There's almost always a twist of this nature, and the unpredictable, therefore, becomes predictable. We know that Hero isn't going to straight up stab/shoot/banish Villain. There has to be a bit of extra, and I feel like I'm always expecting it.

4. The Clean-Up

Catharsis is absolutely necessary. Very very few books can pull off ending that finishes right on the lowest low. You never end with the hero at last sinking a knife into villain. You show some of the consequences. You show the hero's exhaustion, their grief at the loss of those who've died. You also show the world beginning to come right again. Consider the last Harry Potter; we get the aftermath of the battle, and then the famous epilogue.

The reader needs this! When we are in shock, the post-battle end-y bit (professional literary term, that) is the blanket we require. And some writers do it so, so well. But it can sometimes lead to a sense of anticlimax. I have to say, I found the return to Hobbiton a bit ... meh. And I guess that's kind of the point: that real life isn't all epic struggles and mortal combat and heroically throwing away the Ring. It's also home life and domesticity and the smallness (physically demonstrated by the hobbits) of the day to day. This is important! But I think it's really hard to balance this with the Final Battle.

What do you think? I really don't want you to read this as a post slating the endings of my favourite series, because it isn't! I think that LotR, Narnia and Harry Potter are all nearly perfect, and I'm not bothered about finishing Percy Jackson and the Olympians, because it's only the first of a pair of series, so it's not the end at all, really. But do you agree with me that series' endings can be problematic? (And more importantly, are you panicking about The Raven King?)


  1. EMILY THAT WAS NOT FUNNY. I actually freaked out for a second there. DON'T EVER QUIT.

    I actually usually like the ending to different series. Percy Jackson was good (although it's been several years since I've read it so that could have changed), loved the Artemis Fowl ending even if it nearly killed me, Narnia was excellent, Mockingjay was tragic and cruel and fitting for the story even if I hated it, and, well, I didn't like Divergent much anyways and I didn't like the ending, even if a certain person should have and did die.

    I usually quite enjoy the final climaxes. I think they fit and the wrap up ending thingy helps bring me down to a oh-goodness-the-series-is-ending-what-do-I-do-with-my-life-now type thing.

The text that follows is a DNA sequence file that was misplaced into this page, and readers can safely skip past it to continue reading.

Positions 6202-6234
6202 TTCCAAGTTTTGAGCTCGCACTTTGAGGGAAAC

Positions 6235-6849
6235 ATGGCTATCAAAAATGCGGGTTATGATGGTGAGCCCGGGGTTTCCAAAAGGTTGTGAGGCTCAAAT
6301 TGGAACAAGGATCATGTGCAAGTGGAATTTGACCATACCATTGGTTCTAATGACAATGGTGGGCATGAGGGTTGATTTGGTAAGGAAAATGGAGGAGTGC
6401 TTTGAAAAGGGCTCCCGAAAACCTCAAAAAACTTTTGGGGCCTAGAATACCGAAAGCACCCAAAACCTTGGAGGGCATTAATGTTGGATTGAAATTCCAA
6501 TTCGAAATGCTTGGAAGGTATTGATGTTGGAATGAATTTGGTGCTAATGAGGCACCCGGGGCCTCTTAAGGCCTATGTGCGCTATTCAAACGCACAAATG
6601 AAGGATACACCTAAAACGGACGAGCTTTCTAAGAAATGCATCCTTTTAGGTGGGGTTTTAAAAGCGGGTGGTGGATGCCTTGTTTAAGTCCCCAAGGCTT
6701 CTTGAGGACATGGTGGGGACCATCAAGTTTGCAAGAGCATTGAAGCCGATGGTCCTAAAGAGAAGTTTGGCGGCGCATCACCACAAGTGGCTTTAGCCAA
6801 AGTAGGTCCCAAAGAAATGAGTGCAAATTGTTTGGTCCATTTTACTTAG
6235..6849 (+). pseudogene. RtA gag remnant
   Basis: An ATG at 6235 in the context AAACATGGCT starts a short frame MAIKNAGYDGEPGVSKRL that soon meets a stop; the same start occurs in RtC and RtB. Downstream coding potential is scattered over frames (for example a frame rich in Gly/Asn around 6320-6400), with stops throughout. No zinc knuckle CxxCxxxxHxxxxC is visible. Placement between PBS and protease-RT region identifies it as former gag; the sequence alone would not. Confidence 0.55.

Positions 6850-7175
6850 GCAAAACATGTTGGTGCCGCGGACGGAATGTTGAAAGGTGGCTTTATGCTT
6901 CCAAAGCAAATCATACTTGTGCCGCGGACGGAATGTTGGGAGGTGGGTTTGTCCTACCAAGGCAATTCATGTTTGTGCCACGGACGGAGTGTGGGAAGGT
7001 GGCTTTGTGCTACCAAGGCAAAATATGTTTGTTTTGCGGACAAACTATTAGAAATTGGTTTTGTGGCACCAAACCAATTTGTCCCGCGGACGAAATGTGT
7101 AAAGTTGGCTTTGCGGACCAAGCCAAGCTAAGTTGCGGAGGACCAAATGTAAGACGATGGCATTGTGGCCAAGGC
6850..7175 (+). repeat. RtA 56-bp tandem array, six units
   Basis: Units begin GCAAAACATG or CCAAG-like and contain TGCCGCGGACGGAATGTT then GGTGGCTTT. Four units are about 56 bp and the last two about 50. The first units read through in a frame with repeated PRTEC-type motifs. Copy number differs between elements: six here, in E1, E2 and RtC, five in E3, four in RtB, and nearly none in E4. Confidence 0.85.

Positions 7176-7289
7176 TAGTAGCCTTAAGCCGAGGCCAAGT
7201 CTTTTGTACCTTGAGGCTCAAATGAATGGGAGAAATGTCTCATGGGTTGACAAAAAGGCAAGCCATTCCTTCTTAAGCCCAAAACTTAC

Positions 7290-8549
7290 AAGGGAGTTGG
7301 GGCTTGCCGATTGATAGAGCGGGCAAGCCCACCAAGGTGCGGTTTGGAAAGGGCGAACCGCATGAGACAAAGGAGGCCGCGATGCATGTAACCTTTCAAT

HAVE FUN IN SINGAPORE. (I'm not 100% sure why I have so much caps in this comment. *shrugs*)

    1. HAHAHAHAHAHAHAHAHA ~falls off chair laughing so much~

      I'm really looking forward to continuing with the Blood of Olympus series. I do love Narnia, it gives me goosebumps, but I guess I found that final chapter a little rushed? But it *is* perfect. But when you consider it's a description of eternity and it gets one chapter vs seven books for mortal events? But of course he's not going to write a *book* about heaven. So. I don't know? I'm talking myself in circles here, I guess.

      I think the Mockingjay death was appropriate, but I found the book as a whole badly paced. Personally I felt it worked much better as a film because over two films I thought they had more time to pace it properly. But that's not a very popular opinion. As for Allegiant, I don't think X should have died, personally. I didn't think the last book was as good as the first two, and I wasn't keen on the ending. I think Roth had made her points well enough without that. But again, not always a popular opinion!

      Trying to find ways to continue with life post-series is SO HARD! Ugh. What are we all going to do after TRK? WHAT I ASK YOU, WHAT?

      I AM, THANK YOU. (You don't have that much, DON'T WORRY. Also this is me you're talking to who ALMOST NEVER STOPS WITH THE CAP LOCKS, so I DON'T MIND. XD )

    But I actually totally agree about series endings. ;_; I avoid them SO MUCH. I avoid them because I don't want it to end too??? Like, if I don't read that final book, the characters haven't FINISHED yet and that makes me feel better? hehe. But also because, like you said: anti-climatic oftentimes. Or it just ends wildly with weird plot twists that make me feel cheated. Like I'm not a huge romantic, but if a series spends 3+ books shipping two people and then either changes the ship or kills someone -- I ALWAYS feel cheated. Or if they fail the goal. Like, sure, plot twist...but now the series feels pointless and I leave feeling like I've wasted my time. *cries*
    OR IF IT'S TOO PERFECT. I'm so fussy I know...but I hate it when everything wraps up in the most perfect little bow. Real life isn't like that!!
    ahem. So basically I'm fussy.
    But I will be reading The Raven King as SOON as it comes out absolutely definitely. And I shall cry. And hopefully I won't be disappointed. *SCREAMS*

    1. ~sweeps up plate~ SORRY NOT SORRY.

      Right, totally! They leave me feeling bereft, so I put them off (and off and off and off). Weird plot twists are the worst ~looks hard at Allegiant~ And YES ABOUT THE TOO-PERFECT THING.

      I DON'T THINK WE'LL BE DISAPPOINTED BUT IT'S REALLY HARD TO SAY. ~screams with you at an alarming pitch~